Updates from the Front Lines: CDC’s Disease Detectives Report on Latest Investigations

Cutting-edge findings presented at annual Epidemic Intelligence Service conference

Press Release

For Immediate Release: Monday, April 29, 2019
Contact: Media Relations
(404) 639-3286

The U.S. Centers for Disease Control and Prevention (CDC) will hold its annual gathering of past and present disease detectives April 29–May 2, 2019, in Atlanta. The 68th Annual Epidemic Intelligence Service (EIS) Conference will feature presentations on groundbreaking investigations and often life-saving outbreak responses by current EIS officers and their laboratory counterparts, the Laboratory Leadership Service (LLS) fellows.

“Since 1951, CDC has trained nearly 3,800 EIS officers who have served as disease detectives on the front lines of public health,” said CDC Director Robert R. Redfield, M.D. “These dedicated public health professionals are prepared to respond to global health threats at a moment’s notice, embodying CDC’s commitment to global security and domestic preparedness.”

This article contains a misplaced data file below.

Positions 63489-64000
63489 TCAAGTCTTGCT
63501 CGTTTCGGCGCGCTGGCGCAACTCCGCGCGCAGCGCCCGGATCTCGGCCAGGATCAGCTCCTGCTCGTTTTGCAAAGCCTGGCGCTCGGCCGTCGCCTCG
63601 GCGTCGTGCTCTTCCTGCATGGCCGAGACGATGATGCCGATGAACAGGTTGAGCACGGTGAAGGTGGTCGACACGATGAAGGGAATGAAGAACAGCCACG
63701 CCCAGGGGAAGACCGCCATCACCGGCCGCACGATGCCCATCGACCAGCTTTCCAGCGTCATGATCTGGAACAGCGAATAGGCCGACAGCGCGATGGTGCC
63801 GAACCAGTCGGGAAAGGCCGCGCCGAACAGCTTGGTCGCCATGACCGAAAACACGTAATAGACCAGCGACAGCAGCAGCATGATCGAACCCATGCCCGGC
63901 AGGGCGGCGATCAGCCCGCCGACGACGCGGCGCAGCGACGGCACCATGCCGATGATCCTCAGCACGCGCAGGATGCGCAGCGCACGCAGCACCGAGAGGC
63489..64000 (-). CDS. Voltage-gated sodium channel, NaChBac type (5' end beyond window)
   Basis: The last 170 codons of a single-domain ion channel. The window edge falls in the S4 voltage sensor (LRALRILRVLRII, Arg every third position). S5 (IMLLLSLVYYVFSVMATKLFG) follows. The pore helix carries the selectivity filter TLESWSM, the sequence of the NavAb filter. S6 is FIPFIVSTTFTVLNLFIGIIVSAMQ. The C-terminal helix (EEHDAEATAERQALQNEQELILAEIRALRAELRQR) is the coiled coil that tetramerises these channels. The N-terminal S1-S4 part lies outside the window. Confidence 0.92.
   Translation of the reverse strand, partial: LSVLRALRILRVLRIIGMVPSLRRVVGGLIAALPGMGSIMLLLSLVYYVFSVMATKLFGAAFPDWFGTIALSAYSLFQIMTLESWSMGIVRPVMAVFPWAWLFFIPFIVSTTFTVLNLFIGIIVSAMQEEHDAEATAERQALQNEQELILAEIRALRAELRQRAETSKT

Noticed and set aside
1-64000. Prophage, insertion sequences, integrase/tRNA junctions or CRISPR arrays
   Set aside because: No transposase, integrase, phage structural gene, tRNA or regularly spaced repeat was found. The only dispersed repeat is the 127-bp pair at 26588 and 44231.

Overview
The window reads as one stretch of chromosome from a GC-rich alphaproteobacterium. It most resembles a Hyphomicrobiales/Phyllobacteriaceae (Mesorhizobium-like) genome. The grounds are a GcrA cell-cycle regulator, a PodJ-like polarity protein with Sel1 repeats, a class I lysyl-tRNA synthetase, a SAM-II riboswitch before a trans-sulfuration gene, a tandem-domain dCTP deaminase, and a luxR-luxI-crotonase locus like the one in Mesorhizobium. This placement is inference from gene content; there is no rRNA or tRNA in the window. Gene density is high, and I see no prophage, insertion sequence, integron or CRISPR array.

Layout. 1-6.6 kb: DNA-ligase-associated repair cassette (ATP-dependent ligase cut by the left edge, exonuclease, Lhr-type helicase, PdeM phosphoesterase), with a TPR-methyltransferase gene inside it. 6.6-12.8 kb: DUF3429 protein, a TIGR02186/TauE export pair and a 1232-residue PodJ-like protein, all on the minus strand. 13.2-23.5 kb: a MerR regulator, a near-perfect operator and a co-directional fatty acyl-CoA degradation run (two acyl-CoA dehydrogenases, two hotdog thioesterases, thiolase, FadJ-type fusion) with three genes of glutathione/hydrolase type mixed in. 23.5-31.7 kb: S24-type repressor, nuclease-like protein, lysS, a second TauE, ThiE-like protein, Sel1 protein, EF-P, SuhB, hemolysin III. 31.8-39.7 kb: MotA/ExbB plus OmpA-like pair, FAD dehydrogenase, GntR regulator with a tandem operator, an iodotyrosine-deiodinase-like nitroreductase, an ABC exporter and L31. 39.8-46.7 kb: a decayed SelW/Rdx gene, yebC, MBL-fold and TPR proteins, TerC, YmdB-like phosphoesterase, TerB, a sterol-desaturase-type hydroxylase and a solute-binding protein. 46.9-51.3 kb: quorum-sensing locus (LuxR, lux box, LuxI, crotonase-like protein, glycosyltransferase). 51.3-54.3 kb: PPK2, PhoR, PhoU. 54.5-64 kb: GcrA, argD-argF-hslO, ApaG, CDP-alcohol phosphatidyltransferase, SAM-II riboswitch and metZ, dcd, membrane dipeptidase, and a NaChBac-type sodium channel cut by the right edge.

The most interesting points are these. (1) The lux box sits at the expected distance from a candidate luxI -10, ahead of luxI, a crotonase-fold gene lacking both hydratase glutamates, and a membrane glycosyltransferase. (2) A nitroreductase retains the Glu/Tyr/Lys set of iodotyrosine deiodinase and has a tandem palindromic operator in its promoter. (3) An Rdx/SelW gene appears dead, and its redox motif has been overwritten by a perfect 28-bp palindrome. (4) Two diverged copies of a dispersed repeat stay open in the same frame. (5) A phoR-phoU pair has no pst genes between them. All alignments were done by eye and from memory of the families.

Dr. Redfield will give opening remarks at the conference on Monday, April 29.

TED-style talks

On April 30 and May 2, six disease detectives will give a behind-the-scenes look at their investigations in TED-style talks:

  • A study of a multi-state outbreak of more than 100 non-tuberculous mycobacterium (NTM) infections caused when a company mishandled vaccines
  • An EIS officer’s experience tackling a meningitis outbreak at a state prison in rural Alabama
  • A complex response to an outbreak of severe bleeding associated with synthetic cannabinoids in Illinois
  • An unusual outbreak of Legionnaires’ disease in New Hampshire that was solved by unlikely partners in public health
  • A partnership with law enforcement officers in Los Angeles that helped stop an outbreak of wound botulism among people who use drugs
  • The story of how outdoors enthusiasts and football tailgates helped inspire innovative ways of keeping samples cold while in the field

Alexander D. Langmuir Lecture

On May 1, Mona Hanna-Attisha, M.D., M.P.H., F.A.A.P., of Michigan State University will give the Alexander D. Langmuir Lecture, sharing how she navigated the complex environment of science, politics, and service to address the Flint, Michigan, water crisis and recovery efforts. Dr. Hanna-Attisha was named one of TIME magazine’s 100 Most Influential People in the World for her role in uncovering the Flint water crisis and leading recovery efforts.

Sessions available via live streamexternal icon this year include the TED-style talks, the Langmuir Lecture, Stephen B. Thacker Opening session, late-breaking reports, and closing remarks.  Press briefings will be held at noon EDT on each day of the conference and will highlight officers’ work on:

  • Health threats that affect children